New Observatory

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The Woodlands Observatory  (Roll-off-roof shed Mark 2!)


The Woodlands Observatory


 I built my first roll-off-roof observatory back in 2001, pictures and a few notes can be found here: 
The Mount View Observatory

 In 2005 my wife and I embarked on a major house renovation project followed by moving in June 2006.

 In September 2006 I got permission from the boss (wife) to spend a few weeks building my new observatory.

 I had planned for the observatory right from day one of the house renovation. I knew what I wanted but of course it had to adapt to the house plans.

First of all our new location is on a steep down hill slope ending in a wood. Next the South elevation has a line of house roof tops and finally we had taken up all the suitable land with a house and garage!

 Thinking laterally, I decide the best idea was to hang a roll-off-roof shed on the back of the garage and utilise the last 1.2m of the garage as the observatory warm room. A slight issue is that the garage is built on the slope of the garden and is two storeys high at the back where I intended to put the observatory. I also wanted to maximise the sky I could see so the telescope needed to be mounted as close to the garage roof line as possible.

 One advantage of using 5% of the worlds concrete production on the house build was that the telescope pier could be poured at an early stage whilst access to the garden was easy. A ‘large’ machine dug the footing, say 1.5 tonnes and one of my builders who spent most of his life constructing concrete motorway banking made a very nice 0.5 meter square concrete pier that is 2.2m high.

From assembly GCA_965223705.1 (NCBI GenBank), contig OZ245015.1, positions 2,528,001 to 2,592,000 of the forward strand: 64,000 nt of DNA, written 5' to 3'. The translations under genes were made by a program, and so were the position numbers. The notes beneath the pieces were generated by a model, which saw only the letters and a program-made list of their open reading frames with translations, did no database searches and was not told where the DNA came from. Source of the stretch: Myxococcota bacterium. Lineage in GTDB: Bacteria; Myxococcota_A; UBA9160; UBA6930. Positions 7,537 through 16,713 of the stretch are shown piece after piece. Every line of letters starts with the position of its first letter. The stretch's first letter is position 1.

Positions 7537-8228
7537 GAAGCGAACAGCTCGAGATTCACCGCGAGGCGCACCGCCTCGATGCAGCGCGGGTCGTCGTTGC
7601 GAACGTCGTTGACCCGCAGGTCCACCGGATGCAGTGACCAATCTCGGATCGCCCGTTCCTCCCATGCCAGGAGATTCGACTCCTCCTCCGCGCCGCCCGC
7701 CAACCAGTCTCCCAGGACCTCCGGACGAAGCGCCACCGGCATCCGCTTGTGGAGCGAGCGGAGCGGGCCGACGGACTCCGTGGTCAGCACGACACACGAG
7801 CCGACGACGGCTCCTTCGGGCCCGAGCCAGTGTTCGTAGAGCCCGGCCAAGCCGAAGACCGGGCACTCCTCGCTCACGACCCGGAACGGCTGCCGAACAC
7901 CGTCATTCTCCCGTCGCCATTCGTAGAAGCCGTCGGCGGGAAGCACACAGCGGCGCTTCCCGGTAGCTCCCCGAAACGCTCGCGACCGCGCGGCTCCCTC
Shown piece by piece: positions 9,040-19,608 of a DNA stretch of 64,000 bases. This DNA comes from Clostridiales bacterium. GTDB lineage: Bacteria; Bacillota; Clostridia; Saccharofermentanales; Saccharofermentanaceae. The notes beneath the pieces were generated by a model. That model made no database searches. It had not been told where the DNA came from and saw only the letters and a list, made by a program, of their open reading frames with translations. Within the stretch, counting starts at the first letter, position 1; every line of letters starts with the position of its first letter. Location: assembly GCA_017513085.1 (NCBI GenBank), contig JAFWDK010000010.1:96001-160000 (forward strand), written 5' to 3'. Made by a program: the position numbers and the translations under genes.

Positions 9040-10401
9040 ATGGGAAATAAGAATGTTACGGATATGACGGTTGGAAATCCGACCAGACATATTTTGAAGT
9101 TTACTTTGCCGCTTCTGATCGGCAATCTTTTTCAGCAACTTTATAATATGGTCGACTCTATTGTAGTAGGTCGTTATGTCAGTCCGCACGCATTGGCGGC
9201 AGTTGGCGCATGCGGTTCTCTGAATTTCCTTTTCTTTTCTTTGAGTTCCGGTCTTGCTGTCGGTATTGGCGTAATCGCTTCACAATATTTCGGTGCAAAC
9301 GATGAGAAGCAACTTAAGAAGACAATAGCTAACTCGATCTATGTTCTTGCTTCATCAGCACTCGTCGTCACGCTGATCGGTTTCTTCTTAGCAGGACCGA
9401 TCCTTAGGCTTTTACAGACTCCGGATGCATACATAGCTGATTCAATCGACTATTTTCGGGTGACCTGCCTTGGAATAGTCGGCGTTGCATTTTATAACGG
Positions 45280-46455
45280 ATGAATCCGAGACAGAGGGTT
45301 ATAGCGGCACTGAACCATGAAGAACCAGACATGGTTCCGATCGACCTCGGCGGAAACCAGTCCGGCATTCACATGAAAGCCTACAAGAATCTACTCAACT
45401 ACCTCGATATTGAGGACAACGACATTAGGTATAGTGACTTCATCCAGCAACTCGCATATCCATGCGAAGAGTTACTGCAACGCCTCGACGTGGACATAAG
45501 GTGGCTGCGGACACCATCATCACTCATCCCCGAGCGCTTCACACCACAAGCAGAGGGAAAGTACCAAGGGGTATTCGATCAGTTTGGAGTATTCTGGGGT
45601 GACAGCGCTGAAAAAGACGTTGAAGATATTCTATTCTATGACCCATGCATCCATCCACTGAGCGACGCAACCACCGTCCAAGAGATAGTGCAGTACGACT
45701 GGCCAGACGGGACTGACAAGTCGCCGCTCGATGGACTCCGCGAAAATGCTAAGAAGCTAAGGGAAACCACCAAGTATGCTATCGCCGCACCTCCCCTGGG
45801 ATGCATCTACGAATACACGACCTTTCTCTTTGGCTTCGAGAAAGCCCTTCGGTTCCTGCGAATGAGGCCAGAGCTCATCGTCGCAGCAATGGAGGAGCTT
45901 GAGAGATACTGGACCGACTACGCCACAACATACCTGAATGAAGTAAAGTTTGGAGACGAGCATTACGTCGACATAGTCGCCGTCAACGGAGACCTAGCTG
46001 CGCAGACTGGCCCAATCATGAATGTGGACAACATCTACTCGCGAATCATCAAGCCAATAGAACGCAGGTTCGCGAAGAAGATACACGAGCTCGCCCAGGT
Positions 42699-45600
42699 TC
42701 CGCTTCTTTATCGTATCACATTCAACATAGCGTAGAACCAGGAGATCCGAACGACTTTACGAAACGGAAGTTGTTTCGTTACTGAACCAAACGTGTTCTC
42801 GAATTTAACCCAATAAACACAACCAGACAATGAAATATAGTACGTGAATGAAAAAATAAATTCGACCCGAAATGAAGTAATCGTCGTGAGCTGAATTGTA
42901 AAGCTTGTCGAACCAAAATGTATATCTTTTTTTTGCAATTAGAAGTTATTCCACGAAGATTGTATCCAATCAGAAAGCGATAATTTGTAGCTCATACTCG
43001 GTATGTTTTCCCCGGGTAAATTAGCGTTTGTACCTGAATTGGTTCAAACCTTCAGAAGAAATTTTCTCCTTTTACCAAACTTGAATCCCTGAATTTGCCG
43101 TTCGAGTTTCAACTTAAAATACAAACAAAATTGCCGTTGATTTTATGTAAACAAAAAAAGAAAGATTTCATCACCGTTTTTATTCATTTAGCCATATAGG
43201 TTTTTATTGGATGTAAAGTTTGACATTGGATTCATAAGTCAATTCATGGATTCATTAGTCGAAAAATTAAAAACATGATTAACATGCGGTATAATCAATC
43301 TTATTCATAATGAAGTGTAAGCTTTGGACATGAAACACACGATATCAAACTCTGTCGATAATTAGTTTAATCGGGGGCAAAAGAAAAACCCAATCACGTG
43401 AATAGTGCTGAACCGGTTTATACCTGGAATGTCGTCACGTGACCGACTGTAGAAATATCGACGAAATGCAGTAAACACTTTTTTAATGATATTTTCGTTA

Here are pictures of the pier footing, shuttering and the pier itself :-

 

Well, my builders continued their work and finally in June 2006 we moved into our renovated (re-built) house with is detached garage with strangely located door to nowhere…

 In September 2006 it was my turn to progress the observatory build.

 I was probably a little lazy in not wanting to make a entirely new roof and therefore I utilised the one from the old observatory. This saved time BUT had a heavy restriction on the size and position of the new observatory.

 Here’s a early picture of the construction :-

 As you can see I didn’t quite get the garage door in the right place! And since moving it would be a little problematic I decided to make the best of it by slightly offsetting the observatory structure.

 

 Things progressed well, however most of the design thought went into getting large and heavy items up to the observatory level without a machine or assistance. I ended up building the walls with the roof already inside. Then I carefully lifted the roof out the top and onto its runners, all single handed!

 

 I don’t mind heights but fitting the roof out-riggers was quite a challenge.

 

 Whilst I was building the observatory structure, I also commissioned a steel pier to extend from the concrete pier to the scope. I must thank Dennis Persyk for his excellent article of sizing steel piers. Using his data, I had built a 300mm diameter, 4mm wall, 2000m in length steel pier with 12mm steel plates at each end. The steel fabricator I used could not economically source 300mm thin wall pipe so we decide to roll our own! This appears to be a success and is comparatively light for its size.

 

 The steel pier was bolted to the concrete pier and a levelling plate was installed directly below the scope. A coat of flat black paint finished it off.

 

 

 

 

 

 

 Here are a few pic’s of the nearly completed observatory:-

        

 

Stage two of the build was constructing the ‘warm room’. I made the garage a bit longer than normal and I have built a 1.2m wide room in the rear which has direct access to the observatory. I built insulated cavity stud walls and insulted the roof. Temperature data from my early tests show that the PC alone keeps the room several degrees above the outside temperature.

 Here are pic’s of the warm room and scope installation. The purple carpet is an off cut from my 10 year old daughter bedroom (honest!)

 

 

 

 

 

And a pic of the mount and scope...

 

 The observatory is now close to operation, I carried out polar alignment last night, 1st November 2006.

 Hope you like the slightly unusual build, please ask any questions that may help you with your own projects.

AJ 8th Nov 2006